Last month, the City of Miami removed its climate czar, ostensibly the person most responsible for making sure the city fights global warming and rising tides. In doing so, city leaders incensed several members of the public and prompted a scathing editorial in the Miami Herald.
In a budget proposal for the 2020-2021 fiscal year, the city removed the standalone position of chief resilience officer, which has been held by Jane Gilbert since its creation in 2016. The proposed budget also removed $831,000 from the Office of Resilience and Sustainability, leaving it with $0 in funding.
The public outcry ruffled feathers within the city administration, even prompting Miami Mayor Francis Suarez to remark at a meeting of the city's Climate Resilience Committee that "the optics on this were terrible." The changes weren't properly communicated, the mayor said.
The city then clarified that the Office of Resilience and Sustainability was not going away, but instead merging with the Department of Resilience and Public Works, under the leadership of the current public works director, Alan Dodd. City leaders tell New Times the department also is slated to get more than $1 million in added funding next year.
Some community members and environmental activists were caught off guard by the change and worried that merging the two offices would lead to a weakened focus on resilience initiatives.
"We're concerned about the long-term health and safety of the office. We want to make sure it stays because there's still a tremendous amount of work to be done," says J.P. Brooker, the Florida director of Ocean Conservancy, an environmental nonprofit that worked with Gilbert in the past.
Even within the resilience office itself, staffers were unsure of their future until recently.
Alissa Farina, a resilience program manager with the city, tells New Times that although the office staff knew Gilbert would be retiring, they didn't know about the budget or how the office would change.
In a conversation with New Times, Dodd, the outgoing public works director and new chief resilience officer, sought to clear up some of the confusion about Miami's resilience work and address the priorities for his new position.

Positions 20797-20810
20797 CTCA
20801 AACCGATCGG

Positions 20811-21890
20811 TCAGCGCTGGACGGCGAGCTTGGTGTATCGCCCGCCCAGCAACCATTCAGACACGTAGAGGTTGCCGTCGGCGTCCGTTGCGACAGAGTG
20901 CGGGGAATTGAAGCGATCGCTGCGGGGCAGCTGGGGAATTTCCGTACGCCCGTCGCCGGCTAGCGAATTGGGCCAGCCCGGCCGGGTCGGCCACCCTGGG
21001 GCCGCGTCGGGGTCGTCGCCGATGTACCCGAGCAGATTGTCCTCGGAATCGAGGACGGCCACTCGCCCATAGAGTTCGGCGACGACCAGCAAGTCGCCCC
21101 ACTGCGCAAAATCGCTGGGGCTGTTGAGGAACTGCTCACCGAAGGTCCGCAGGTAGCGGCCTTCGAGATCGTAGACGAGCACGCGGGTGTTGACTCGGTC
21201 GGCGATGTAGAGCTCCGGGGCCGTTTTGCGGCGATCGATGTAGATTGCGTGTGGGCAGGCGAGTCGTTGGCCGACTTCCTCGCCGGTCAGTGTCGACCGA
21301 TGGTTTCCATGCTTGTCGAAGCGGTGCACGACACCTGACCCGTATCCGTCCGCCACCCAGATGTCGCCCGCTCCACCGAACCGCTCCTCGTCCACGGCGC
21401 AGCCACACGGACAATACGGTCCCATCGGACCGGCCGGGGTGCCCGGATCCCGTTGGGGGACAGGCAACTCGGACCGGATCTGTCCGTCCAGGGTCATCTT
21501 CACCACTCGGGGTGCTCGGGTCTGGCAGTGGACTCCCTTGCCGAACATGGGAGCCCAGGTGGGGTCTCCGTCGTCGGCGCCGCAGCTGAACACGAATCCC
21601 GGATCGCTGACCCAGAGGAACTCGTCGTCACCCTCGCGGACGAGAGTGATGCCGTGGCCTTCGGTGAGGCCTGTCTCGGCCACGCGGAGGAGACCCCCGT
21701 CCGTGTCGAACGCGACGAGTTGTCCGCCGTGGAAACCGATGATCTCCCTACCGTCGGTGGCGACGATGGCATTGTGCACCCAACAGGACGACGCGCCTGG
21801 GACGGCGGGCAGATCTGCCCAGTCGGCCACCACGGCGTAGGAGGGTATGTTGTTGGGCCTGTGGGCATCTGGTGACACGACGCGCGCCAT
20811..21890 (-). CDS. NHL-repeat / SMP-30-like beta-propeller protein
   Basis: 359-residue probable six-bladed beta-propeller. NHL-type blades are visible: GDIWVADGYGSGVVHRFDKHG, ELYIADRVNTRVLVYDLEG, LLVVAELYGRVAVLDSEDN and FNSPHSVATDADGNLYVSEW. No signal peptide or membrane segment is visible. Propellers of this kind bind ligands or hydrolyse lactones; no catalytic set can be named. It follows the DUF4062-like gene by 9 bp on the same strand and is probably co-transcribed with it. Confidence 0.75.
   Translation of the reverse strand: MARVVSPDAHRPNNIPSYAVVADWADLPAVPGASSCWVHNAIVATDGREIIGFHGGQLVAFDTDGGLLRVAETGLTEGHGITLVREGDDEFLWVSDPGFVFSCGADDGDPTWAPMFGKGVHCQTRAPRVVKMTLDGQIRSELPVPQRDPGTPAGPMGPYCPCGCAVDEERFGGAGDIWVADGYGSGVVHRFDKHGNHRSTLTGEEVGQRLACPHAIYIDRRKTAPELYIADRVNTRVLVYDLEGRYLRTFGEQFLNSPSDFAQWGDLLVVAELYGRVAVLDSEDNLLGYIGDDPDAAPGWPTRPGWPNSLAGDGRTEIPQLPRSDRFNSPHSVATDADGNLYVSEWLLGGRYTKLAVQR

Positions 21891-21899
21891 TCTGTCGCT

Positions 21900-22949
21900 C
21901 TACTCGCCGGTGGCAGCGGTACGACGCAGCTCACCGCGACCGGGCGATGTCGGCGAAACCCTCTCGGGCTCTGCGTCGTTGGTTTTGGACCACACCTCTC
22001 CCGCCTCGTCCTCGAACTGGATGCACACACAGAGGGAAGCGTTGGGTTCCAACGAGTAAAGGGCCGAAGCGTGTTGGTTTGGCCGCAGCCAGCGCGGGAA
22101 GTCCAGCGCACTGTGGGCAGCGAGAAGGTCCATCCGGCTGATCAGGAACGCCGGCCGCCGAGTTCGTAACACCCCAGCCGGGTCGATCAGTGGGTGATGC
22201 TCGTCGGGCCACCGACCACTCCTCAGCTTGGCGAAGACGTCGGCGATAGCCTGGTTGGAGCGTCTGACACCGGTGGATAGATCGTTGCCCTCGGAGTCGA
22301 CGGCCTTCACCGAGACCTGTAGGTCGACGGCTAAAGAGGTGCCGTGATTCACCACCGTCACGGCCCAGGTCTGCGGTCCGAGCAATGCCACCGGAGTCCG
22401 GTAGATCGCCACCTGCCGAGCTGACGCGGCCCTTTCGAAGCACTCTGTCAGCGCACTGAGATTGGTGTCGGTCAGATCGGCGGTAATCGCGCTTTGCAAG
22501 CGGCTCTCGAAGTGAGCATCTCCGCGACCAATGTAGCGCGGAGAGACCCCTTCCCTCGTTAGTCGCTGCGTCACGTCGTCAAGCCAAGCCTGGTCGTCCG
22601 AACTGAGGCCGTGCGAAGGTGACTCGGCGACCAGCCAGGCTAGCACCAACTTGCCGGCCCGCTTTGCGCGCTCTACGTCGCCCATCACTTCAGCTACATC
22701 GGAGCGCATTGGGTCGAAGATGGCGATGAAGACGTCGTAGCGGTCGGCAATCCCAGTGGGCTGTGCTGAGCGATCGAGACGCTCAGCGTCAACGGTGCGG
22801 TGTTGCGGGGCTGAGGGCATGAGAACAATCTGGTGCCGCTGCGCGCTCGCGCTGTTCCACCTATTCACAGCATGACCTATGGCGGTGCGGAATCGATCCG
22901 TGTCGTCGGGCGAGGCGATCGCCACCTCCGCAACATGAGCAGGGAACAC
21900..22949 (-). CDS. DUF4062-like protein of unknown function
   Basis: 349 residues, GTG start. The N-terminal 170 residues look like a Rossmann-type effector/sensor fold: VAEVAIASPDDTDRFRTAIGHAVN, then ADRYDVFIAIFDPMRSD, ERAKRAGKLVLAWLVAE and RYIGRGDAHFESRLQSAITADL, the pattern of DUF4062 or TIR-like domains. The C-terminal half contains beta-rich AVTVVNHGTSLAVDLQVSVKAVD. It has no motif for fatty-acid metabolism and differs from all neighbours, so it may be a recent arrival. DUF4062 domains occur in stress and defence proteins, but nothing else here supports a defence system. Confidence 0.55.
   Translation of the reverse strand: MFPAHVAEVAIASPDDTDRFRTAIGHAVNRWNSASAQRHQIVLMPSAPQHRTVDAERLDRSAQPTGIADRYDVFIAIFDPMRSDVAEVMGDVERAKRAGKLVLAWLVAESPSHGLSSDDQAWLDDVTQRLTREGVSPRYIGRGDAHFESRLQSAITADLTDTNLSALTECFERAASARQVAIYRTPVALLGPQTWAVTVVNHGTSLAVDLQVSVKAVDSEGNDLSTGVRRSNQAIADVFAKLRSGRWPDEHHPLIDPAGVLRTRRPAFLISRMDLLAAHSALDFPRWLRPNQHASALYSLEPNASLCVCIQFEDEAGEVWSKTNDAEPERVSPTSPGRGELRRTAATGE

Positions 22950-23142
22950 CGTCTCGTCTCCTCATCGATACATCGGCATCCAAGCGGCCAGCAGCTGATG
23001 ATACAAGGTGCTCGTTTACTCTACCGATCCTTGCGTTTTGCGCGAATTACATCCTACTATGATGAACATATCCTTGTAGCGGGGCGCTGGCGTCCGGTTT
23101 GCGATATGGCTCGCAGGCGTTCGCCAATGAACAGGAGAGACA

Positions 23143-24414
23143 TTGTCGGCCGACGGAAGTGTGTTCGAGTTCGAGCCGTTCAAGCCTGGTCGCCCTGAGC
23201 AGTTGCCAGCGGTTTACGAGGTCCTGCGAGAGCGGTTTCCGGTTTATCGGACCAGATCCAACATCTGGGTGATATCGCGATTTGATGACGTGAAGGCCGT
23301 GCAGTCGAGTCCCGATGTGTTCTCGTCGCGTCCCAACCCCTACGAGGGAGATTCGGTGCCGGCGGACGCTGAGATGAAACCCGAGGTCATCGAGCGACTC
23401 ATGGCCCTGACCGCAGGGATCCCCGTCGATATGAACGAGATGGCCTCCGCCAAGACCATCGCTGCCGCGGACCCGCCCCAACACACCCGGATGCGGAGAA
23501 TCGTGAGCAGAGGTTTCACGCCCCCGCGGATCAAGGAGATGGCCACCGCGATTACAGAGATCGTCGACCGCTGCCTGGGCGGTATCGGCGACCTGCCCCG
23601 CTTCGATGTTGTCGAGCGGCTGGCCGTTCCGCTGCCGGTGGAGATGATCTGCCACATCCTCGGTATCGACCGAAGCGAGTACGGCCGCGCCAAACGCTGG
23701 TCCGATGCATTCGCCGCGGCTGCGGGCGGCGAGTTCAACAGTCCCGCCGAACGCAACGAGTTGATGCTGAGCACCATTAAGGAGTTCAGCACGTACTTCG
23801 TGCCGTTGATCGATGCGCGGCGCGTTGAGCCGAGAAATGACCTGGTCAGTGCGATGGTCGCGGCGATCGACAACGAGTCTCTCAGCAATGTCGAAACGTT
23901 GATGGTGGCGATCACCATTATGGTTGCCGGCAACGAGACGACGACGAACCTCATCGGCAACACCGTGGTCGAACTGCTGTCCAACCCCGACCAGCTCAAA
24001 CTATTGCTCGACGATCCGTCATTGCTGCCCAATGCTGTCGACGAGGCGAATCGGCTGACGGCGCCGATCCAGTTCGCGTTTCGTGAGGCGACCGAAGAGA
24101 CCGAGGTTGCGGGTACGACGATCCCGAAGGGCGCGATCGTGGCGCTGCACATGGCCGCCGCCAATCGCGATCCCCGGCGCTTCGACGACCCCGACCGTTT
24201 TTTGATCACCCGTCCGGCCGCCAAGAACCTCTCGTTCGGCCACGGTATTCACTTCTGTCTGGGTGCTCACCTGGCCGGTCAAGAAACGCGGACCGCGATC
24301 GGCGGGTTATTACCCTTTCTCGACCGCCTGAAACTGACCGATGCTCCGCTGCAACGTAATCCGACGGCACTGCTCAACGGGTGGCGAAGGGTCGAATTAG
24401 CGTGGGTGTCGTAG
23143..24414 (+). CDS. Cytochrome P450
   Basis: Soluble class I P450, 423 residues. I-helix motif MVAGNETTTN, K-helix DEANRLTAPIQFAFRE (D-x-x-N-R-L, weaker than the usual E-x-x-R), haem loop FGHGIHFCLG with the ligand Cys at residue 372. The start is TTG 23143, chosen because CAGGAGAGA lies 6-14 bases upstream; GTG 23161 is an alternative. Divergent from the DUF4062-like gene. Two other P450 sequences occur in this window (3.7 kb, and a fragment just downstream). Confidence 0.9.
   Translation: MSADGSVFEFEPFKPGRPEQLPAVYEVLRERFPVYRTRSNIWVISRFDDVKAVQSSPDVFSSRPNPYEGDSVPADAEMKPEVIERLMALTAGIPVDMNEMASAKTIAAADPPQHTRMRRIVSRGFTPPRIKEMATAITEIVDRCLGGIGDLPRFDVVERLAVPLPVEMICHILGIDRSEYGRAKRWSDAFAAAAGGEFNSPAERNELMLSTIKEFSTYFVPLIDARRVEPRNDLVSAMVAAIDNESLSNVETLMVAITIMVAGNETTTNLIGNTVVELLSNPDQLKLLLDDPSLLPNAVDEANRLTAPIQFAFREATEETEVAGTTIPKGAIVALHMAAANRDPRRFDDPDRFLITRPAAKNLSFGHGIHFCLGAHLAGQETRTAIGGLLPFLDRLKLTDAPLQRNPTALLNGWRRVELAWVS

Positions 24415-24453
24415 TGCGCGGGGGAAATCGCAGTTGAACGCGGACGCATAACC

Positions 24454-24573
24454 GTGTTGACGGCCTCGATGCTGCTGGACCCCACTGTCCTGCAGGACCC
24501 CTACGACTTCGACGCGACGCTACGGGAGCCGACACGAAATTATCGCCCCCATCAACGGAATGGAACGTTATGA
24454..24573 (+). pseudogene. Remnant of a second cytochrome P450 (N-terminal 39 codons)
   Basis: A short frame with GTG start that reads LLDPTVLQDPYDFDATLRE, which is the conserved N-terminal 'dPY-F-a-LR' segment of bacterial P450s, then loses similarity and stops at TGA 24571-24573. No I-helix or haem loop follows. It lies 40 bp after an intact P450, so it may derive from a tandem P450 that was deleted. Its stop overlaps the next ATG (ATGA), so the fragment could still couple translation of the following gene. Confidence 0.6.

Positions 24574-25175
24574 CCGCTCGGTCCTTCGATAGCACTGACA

When it comes to the operational budget, Dodd says, the Department of Resilience and Public Works will actually be getting an increase of more than $1 million, based on the current budget proposal. The confusion about funding came because the city slashed the stand-alone chief resilience officer position, but Dodd says the merger was a long time coming and a matter of efficiency.
In the 2019-2020 fiscal year, the Department of Resilience and Public Works had a budget of $26.3 million, and the Office of Resilience and Sustainability had an additional $831,000 for all of its projects. In the new proposed budget, the Department of Resilience and Public Works, with Dodd serving as chief resilience officer, will have a budget of $28.5 million — $1.3 million more than both departments combined last year.
The budget will be debated, adjusted, and ratified by the city commission in September. The proposed increase for Resilience and Public Works may change during budget deliberations.
Deputy director of public works Juvenal Santana will move up to the position of director of public works, according to a new organizational chart.
Dodd says he plans to strengthen the Resilience Action Group, an interdepartmental body that's meant to get every part of the city on the same track in terms of resilience.
Farina says that in the past, environmental initiatives would have trouble getting off the ground without the direct involvement of higher administrators like the city manager. Now, Dodd says, Mayor Suarez and City Manager Arthur Noriega will attend meetings of the Resilience Action Group more frequently, which will help plans move along more smoothly.
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As for his goals, Dodd says he wants to make Miami carbon neutral by 2050 by eliminating its carbon footprint. Suarez set that goal back in January, and Dodd says part of his plan to get there is to convert every streetlight in Miami to LED, which will take ten to fifteen years and cooperation from several departments.
Farina points out that resilience isn't just about climate change and greenhouse gases. The Office of Resilience and Sustainability is as much about social programs as it is about nature, she says.
Part of the office's "Resilient305" strategy deliberately mentions equity issues in Miami, including the city's lack of affordable housing and its population of vulnerable, low-income residents. Dodd says he wants to bring every department into the Resilience Action Group so the social aspects of resilience are as present as the environmental effects.
"One thing I want people to understand is that this really is an attempt by the city to build on the momentum built by resilience programs and bring it into every department as a leader for other cities," Dodd says. "My job is to pick up where Jane left off, take those plans, and get them into our way of doing business."